Life: One Damn Thing After Another? | Homily for the Fifth Sunday in Ordinary Time

Homily for the 5th Sunday in Ordinary Time – 4 February 2018
Basilica of St. Adalbert – Grand Rapids, MI
Jb 7:1-4, 6-7; 1 Cor 9:16-19, 22-23; Mk 1:29-39


I’m grateful to Father Dan for his invitation to preach this morning in your basilica.
I’m even more grateful to my friend Deacon Michael Steffes for turning down
Father Dan’s first invitation to preach.
My name is Deacon Ryan Adorjan, I am a transitional deacon
from the Diocese of Joliet-in-Illinois,
and a student with many of your seminarians at Mundelein Seminary in Chicago.

During the summer between college seminary and theology,
many bishops send their seminarians to spend a summer in beautiful
Omaha, Nebraska at the Institute for Priestly Formation at Creighton University.
During the 10 weeks in Omaha,
seminarians learn and begin to implement a spirituality of the diocesan priesthood;
we’re not monks, after all, and can’t spend all day in prayer and study.
We’re not missionaries, either: always on the go, in foreign lands, enduring hardship and trial.
Your average, run-of-the-mill parish priest is, in many ways,
an embodiment of what St. John Paul II termed a life of “active contemplation.”
How do we as very busy people stay rooted and grounded in our relationship with God?
How do we guard our relationship with Jesus and remain always on the go?

One of the attitude we were warned against,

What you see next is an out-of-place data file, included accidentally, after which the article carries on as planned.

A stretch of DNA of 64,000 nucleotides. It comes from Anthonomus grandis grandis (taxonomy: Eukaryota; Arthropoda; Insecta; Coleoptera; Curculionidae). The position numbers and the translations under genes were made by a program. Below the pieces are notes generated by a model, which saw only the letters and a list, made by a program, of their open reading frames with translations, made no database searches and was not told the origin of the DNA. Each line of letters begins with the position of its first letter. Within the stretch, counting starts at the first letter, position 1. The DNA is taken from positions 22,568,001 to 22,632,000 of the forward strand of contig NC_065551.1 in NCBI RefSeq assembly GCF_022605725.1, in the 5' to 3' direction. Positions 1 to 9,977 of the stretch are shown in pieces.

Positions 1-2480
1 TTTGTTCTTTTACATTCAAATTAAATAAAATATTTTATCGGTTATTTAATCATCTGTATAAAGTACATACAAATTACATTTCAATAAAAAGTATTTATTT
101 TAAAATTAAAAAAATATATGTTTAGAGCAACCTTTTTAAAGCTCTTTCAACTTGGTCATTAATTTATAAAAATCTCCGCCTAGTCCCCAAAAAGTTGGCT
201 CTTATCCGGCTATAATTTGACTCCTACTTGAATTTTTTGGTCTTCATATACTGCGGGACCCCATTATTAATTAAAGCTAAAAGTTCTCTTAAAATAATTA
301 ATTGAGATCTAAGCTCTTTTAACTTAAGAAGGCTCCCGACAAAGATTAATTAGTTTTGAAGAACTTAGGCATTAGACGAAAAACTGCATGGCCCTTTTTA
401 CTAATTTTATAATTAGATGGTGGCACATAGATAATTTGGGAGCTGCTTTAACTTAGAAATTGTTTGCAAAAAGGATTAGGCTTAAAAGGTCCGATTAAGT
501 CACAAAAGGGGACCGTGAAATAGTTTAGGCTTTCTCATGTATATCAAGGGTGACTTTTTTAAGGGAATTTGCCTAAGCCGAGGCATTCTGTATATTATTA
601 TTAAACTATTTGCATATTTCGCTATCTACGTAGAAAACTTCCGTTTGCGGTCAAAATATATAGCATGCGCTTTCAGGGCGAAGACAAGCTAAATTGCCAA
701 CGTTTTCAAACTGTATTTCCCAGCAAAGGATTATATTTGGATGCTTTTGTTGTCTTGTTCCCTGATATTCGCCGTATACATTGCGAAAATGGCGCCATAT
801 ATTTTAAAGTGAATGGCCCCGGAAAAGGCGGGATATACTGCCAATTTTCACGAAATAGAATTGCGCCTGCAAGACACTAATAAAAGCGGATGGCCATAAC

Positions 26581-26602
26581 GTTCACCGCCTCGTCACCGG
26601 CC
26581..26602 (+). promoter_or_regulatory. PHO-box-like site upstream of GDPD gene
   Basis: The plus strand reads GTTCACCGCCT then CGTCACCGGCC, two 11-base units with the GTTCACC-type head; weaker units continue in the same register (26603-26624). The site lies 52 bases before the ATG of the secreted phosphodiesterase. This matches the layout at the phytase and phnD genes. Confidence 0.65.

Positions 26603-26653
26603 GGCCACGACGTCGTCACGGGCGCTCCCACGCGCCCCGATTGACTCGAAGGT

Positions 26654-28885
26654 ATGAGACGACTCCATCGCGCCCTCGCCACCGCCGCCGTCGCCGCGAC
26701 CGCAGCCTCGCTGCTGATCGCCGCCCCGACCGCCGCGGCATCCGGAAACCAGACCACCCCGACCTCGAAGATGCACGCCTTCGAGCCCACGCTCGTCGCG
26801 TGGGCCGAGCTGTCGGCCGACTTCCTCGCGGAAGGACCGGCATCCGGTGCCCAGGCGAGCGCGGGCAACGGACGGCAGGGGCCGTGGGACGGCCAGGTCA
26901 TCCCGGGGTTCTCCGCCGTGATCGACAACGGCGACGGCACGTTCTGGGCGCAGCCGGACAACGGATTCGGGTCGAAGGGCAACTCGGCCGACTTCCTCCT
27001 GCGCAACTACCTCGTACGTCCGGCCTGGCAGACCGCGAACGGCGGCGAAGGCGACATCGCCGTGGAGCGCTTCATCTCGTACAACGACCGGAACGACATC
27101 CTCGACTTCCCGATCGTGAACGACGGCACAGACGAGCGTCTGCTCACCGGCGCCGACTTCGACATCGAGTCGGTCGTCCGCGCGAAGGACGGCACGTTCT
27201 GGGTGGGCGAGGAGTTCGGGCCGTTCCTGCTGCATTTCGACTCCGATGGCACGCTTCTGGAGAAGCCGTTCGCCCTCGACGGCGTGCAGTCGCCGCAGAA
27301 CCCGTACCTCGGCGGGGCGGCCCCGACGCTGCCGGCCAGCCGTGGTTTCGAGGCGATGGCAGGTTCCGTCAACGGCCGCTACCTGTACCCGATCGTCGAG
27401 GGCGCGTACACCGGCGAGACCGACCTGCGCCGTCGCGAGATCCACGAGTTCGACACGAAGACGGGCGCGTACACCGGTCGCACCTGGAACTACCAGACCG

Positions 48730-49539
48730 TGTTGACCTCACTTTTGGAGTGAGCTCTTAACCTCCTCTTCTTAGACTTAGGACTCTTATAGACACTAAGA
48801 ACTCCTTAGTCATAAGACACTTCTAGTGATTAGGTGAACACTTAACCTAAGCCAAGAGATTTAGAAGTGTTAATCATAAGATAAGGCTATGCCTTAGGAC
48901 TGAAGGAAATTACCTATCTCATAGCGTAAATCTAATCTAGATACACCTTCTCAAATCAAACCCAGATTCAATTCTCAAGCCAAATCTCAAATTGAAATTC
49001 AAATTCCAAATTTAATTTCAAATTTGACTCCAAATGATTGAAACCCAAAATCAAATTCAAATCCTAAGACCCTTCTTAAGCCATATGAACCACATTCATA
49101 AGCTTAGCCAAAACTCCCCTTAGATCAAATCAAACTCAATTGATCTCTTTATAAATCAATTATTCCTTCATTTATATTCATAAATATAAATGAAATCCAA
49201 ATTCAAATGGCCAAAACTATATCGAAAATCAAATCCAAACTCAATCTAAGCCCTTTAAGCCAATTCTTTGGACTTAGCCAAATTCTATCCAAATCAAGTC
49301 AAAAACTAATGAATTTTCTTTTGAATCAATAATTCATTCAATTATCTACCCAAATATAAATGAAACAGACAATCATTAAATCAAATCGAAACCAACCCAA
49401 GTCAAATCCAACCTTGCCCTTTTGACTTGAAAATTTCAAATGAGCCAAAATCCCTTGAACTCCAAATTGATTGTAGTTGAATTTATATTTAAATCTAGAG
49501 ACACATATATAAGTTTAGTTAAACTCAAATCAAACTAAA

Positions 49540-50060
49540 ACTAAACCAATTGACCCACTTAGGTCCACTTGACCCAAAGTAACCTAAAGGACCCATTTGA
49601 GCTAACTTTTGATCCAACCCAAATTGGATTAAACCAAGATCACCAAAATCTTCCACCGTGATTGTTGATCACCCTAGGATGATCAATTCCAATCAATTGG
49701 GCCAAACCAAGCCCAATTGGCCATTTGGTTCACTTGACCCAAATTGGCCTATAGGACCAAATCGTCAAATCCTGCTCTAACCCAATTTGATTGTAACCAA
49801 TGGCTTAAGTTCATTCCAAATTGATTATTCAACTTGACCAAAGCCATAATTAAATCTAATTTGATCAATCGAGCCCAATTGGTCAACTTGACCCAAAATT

one that is a constant temptation in the at-times monotonous routine of daily life,
is the tendency to view life as
“one damn thing after another.”
Another day, another Mass, another anointing, another angry letter,
another pancake breakfast, another school visit, another funeral, another baptism.

For some of you, the “one damn thing after another” life looks different,
but can feel the same way.
Another lunch to pack, another deal to close, another carpool with my annoying coworker,
another broken copy machine, another leaky faucet, another silly soccer game,
another spring musical rehearsal going late while I wait in the parking lot.

It’s unlikely, of course, that the prophet Job
lived in Grand Rapids,
but hearing him in the first reading this morning makes it seem
like his life and our lives are not really that different:

Job spoke, saying:
Is not man’s life on earth a drudgery?
Are not his days those of hirelings?
He is a slave who longs for the shade,
a hireling who waits for his wages.
So I have been assigned months of misery,
and troubled nights have been allotted to me.
I am filled with restlessness until the dawn.
Remember that my life is like the wind;
I shall not see happiness again.


Now, look at Jesus.

When it was evening, after sunset,
they brought to him all who were ill or possessed by demons.
The whole town was gathered at the door.
He cured many who were sick with various diseases,
and he drove out many demons,
not permitting them to speak because they knew him.
Rising very early before dawn, he left
and went off to a deserted place, where he prayed.
Simon and those who were with him pursued him
and on finding him said, “Everyone is looking for you.”
He told them, “Let us go on to the nearby villages
that I may preach there also.
For this purpose have I come.”

After a day of ministry, curing the mother-in-law of Simon,

Jesus is at home and after sunset
“the whole town is gathered” at this door.
It never stops.

Jesus is up late doing his thing,
and then gets up “very early, before dawn,” to go pray,
also doing his thing.

He is active in his ministry, in the carrying out of his duty,
and he is committed to his prayer, also carrying out his duty.

When Jesus rises very early, his reaction is not
“great, awesome, another stupid day.”